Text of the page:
'It remains the case that for the vast majority of adults in Europe and the US, the risks associated with contracting Covid far, far outweigh any risk of being vaccinated.' 

The delay to the roll-out of J&J's vaccine was another dent in the bloc's shambolic vaccination drive, which has lagged far behind Britain and the US.

The EU-run scheme has been plagued by supply shortages, logistical problems, and concerns over blood clots — which even earnt it criticism from the World Health Organization which called it 'unacceptably slow'.

Experts warn this latest timetable hiccup could further shake vaccine confidence on the continent.

The EU has ordered more than 200million doses of the vaccine, made by J&J's Belgian partner firm Janssen. 

Italy, Romania, the Netherlands, Denmark and Croatia have all already taken deliveries, according to the Associated Press, and were told to stockpile them ahead of today's ruling.

Q&A: ALL YOU NEED TO KNOW ABOUT COVID VACCINES AND THEIR TINY RISK OF BLOOD CLOTS

IS THERE ANY PROOF THE JAB CAUSES THE BLOOD CLOTS?

Scientists have repeatedly insisted there is no proof yet that coronavirus vaccines cause the extremely rare complication — blood clots occurring alongside low platelet levels.

But officials are still investigating the link — found in recipients of both AstraZeneca and Johnson and Johnson's vaccines — and can't rule it out completely.

DO SCIENTISTS HAVE A THEORY FOR WHAT MAY BE THE LINK?  

Experts are stumped as to why the vaccines may be triggering blockages in very rare cases.

But one explanation gaining ground is that it may be down to an over-reaction in the immune system, making the body attack its own platelets — tiny chunks of cells inside blood that build clots to stop bleeding when someone is injured. 

Experts believe the jab could cause the body to produce antibodies – normally used to fight off viruses – which mistake platelets in the blood for foreign invaders and attack them.

To compensate, the body then overproduces platelets to replace those that are being attacked, causing the blood to thicken and raising the risk of clotting. This then causes levels of platelets to fall.

The researchers say the phenomenon is similar to one that can occur in heparin-induced thrombocytopenia (HIT), when sufferers take a drug called heparin.   

WHAT SYMPTOMS DO THEY CAUSE?

The EMA said symptoms can strike up to three weeks post-vaccination.

British regulators say the complication tends to occur four days after people first get jabbed. 

Symptoms of the two blood clots can include: 

A senior EU official said the union will have enough vaccine doses to cover 70 per cent of its adult population by mid-July.

'I am now certain of how many doses are currently in production and I know how many millions will be delivered each week,' internal markets commissioner Thierry Breton told French newspaper Le Figaro.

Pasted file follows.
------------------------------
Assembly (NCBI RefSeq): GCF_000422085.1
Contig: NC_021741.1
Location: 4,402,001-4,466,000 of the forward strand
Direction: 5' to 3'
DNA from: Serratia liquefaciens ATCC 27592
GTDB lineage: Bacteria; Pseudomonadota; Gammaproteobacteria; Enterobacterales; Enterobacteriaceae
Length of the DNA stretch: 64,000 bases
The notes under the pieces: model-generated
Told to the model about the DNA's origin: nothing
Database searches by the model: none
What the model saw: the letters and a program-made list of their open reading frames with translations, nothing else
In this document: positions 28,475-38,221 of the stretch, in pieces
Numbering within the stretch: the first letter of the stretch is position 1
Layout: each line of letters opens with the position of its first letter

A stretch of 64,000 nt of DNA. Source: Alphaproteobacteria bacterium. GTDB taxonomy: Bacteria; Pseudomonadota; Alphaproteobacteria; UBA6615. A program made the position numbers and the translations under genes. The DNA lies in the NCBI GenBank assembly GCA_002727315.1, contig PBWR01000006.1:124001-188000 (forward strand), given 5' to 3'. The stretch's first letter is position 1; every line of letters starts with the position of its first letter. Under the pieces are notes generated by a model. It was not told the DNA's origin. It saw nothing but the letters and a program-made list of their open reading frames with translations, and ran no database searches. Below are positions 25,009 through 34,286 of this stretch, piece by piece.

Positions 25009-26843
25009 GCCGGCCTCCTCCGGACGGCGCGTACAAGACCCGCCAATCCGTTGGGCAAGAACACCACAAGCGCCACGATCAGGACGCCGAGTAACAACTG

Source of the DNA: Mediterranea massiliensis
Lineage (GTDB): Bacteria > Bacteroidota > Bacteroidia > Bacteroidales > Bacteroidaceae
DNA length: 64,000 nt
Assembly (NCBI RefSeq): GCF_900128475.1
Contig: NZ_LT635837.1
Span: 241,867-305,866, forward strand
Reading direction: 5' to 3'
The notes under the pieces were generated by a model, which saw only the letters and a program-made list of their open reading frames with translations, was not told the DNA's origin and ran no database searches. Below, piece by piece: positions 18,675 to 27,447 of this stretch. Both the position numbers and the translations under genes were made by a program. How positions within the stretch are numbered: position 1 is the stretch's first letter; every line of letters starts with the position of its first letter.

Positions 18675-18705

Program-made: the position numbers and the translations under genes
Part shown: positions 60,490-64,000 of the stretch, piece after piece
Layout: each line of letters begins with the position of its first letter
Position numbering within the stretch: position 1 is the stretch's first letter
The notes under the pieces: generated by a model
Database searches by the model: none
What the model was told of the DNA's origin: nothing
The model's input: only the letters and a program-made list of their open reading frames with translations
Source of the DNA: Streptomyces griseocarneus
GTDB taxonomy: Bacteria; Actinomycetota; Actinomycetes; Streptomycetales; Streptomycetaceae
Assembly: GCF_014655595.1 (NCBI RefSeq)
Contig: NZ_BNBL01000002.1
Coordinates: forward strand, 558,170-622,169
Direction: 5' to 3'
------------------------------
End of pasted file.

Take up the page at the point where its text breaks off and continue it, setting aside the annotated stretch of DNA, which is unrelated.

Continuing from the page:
'This allows me to assure you that we well have by mid-July the number of doses necessary for vaccinating 70 per cent of the European Union's adult population.'

Johnson and Johnson claims blood clots have been recorded following vaccination with Pfizer and Moderna's shots.

But experts say a background level of blood clots are expected, as a certain number of people will develop them regardless of whether they had the vaccine.

It comes as top US infectious diseases expert Dr Anthony Fauci said the country's decision to hit the pause button on the J&J jab roll-out could be reversed within days.  

He added there would likely be rules on how it is used, with either a 'warning' put on it or a recommendation that the jab is not offered to some age groups.

Announcing it was delaying the EU roll-out last week, J&J said in a statement: 'The safety and well-being of the people who use our products is our number one priority. 

'We are aware of an extremely rare disorder involving people with blood clots in combination with low platelets in a small number of individuals who have received our Covid vaccine. 

'The CDC and FDA are reviewing data involving six reported US cases out of more than 6.8million doses administered. 

'Out of an abundance of caution, the CDC and FDA have recommended a pause in the use of our vaccine.

'In addition, we have been reviewing these cases with European health authorities. We have made the decision to proactively delay the rollout of our vaccine in Europe.

'We have been working closely with medical experts and health authorities, and we strongly support the open communication of this information to healthcare professionals and the public.'

The MHRA, Britain's drug regulator, is expected to issue a decision this week on whether the vaccine should be used.

If it gives the green light, the UK Government can buy 30million doses of the jab, which would be enough to vaccinate the same number of people. 

Unlike other vaccines, only one dose is needed to protect people from Covid.

Professor Anthony Harnden, deputy chair of the Joint Committee on Vaccination and Immunisation (JCVI), No10's expert vaccine advisory group, suggested the J&J vaccine could be restricted in younger Brits.

He added: 'The Jansen vaccine uses the same technology platform as the Oxford Astra Zeneca vaccine, albeit a different adenovirus vector. 

'So although the most recent data about this rare adverse event in the US still has many uncertainties it clearly requires both the MHRA and JCVI to scrutinise any new data related to both vaccines as it emerges.

'The observation of cases of thrombosis and thrombocytopenia in those receiving the Jansen vaccine in the US will need to be carefully reviewed – depending on outcomes of any review there may be implications for the recommendation of the Janssen vaccine in the younger age groups in the UK where the risk from severe Covid is much less than in older age groups and in those with underlying illnesses.'